The Company strives to provide each employee with a safe and healthful work environment. Each officer and employee has responsibility for maintaining a safe and healthy workplace for all employees by following safety and health rules and practices and reporting accidents, injuries, and unsafe equipment, practices, or conditions to the Company's In-House Counsel or Chief Financial Officer.

Violence and threatening behavior are not permitted. Officers and employees should be in a condition to perform their duties, free from the influence of illegal drugs or alcohol. The use or possession of illegal drugs or weapons in the workplace or while on Company business will not be tolerated.

9. Record-Keeping

The Company requires honest and accurate recording and reporting of information in order to make responsible business decisions.

Many officers and employees regularly use business expense accounts, which must be documented and recorded accurately. If an officer or employee is not sure whether a certain expense is legitimate, the employee should ask his or her supervisor or the Company's controller. Rules and guidelines are available from the Accounting Department.

All of the Company's books, records, accounts, and financial statements must be maintained in reasonable detail, must appropriately reflect the Company's transactions, and must conform both to applicable legal requirements and to the Company's system of internal controls. Unrecorded or "off the books" funds or assets should not be maintained unless permitted by applicable law or regulation.

Business records and communications often become public, and the Company and its officers and employees in their capacity with the Company should avoid exaggeration, derogatory remarks, guesswork, or inappropriate characterizations of people and companies that can be misunderstood. This applies equally to e-mail, internal memos, and formal reports. The Company's records should always be retained or destroyed according to the Company's record retention policies. In accordance with those policies, in the event of litigation or governmental investigation, directors, officers, and employees should consult with the Company's In-House Counsel or Chief Financial Officer before taking any action because it is critical that any impropriety or possible appearance of impropriety be avoided.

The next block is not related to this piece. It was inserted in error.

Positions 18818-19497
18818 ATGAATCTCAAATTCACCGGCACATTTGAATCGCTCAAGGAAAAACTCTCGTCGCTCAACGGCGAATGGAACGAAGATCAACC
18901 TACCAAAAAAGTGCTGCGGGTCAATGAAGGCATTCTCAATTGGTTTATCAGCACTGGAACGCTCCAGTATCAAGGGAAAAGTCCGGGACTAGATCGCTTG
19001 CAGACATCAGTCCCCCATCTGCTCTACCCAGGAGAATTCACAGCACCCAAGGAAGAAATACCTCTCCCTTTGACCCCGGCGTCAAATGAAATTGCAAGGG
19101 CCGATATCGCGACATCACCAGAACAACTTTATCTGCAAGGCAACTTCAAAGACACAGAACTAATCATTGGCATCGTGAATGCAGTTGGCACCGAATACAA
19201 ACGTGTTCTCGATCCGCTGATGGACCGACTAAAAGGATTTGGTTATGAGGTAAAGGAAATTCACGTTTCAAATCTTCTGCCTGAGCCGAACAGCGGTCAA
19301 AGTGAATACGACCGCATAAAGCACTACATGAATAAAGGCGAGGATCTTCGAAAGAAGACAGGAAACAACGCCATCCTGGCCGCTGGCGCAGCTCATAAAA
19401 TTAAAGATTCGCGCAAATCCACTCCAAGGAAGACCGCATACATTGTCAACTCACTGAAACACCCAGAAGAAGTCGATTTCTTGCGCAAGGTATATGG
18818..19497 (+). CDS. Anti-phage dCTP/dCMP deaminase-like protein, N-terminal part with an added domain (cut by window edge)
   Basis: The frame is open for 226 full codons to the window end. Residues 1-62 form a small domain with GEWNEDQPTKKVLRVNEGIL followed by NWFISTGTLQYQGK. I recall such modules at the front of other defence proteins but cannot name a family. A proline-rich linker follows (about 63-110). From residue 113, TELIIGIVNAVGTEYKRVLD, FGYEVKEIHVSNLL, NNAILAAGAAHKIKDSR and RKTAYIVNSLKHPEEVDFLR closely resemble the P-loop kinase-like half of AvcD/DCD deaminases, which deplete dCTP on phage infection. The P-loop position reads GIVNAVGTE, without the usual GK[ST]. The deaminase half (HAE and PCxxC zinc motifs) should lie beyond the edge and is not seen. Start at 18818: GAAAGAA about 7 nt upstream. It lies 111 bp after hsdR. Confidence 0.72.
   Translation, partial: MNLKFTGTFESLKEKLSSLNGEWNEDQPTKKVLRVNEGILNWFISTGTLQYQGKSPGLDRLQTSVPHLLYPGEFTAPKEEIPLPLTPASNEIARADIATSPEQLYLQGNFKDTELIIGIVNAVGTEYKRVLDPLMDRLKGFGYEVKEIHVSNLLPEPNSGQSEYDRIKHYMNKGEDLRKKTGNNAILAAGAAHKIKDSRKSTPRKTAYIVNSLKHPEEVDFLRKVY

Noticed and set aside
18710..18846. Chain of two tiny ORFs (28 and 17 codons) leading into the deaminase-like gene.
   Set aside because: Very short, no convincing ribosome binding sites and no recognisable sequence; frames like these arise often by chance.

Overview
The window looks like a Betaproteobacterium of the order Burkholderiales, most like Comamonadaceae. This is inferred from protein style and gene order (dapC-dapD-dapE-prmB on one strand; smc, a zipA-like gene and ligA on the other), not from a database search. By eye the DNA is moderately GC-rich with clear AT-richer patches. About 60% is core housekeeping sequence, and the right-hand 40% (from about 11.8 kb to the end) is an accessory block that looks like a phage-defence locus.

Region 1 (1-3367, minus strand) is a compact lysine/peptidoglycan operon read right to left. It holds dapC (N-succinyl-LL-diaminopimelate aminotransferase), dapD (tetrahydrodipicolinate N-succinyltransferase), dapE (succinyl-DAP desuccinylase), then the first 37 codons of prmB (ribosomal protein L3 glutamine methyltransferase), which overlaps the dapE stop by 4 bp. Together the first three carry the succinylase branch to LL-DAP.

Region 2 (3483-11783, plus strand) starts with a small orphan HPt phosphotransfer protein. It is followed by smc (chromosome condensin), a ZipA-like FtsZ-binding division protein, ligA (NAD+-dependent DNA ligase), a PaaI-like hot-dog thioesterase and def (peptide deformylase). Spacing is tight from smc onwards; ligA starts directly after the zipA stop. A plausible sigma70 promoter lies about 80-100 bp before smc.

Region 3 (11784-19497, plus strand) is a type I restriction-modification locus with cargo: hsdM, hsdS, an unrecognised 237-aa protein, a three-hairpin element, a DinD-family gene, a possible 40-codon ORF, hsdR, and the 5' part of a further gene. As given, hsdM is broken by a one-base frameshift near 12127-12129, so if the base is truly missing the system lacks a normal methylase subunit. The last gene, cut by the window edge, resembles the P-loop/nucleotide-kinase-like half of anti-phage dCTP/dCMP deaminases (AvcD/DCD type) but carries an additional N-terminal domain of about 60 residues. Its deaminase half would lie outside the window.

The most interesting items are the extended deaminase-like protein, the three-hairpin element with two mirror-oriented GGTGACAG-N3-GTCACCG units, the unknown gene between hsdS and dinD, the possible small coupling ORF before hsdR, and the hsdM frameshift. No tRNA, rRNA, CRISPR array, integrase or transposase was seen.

10. Confidentiality

Directors, officers, and employees must maintain the confidentiality of confidential information entrusted to them by the Company or its customers, suppliers, joint venture partners, or others with whom the Company is considering a business or other transactions except when disclosure is authorized by an executive officer or required or mandated by laws or regulations. Confidential information includes all non-public information that might be useful or helpful to competitors or harmful to the Company or its customers and suppliers, if disclosed. It also includes information that suppliers and customers have entrusted to the Company. The obligation to preserve confidential information continues even after employment ends.

11. Protection and Proper Use of Company Assets

All directors, officers, and employees should endeavor to protect the Company's assets and ensure their efficient use. Theft, carelessness, and waste have a direct impact on the Company's profitability. Any suspected incident of fraud or theft should be immediately reported for investigation. Company assets should be used for legitimate business purposes and should not be used for non-Company business. The Company's telephone, internet and electronic mail systems are to be used primarily for Company business and the Company may monitor communications of its employees using the Company's systems.

The obligation to protect the Company's assets includes its proprietary information. Proprietary information includes intellectual property, such as trade secrets, patents, trademarks, and copyrights, as well as business, marketing and service plans, engineering and manufacturing ideas, designs, databases, records, salary information, and any unpublished financial data and reports. Unauthorized use or distribution of this information, including, for example, through social media applications and websites, would violate Company policy. It could also be illegal and result in civil or even criminal penalties.

12. Payments to Government Personnel

The U.S. Foreign Corrupt Practices Act prohibits giving anything of value, directly or indirectly, to officials of foreign governments or foreign political candidates in order to obtain or retain business. It is strictly prohibited to make illegal payments to government officials of any country.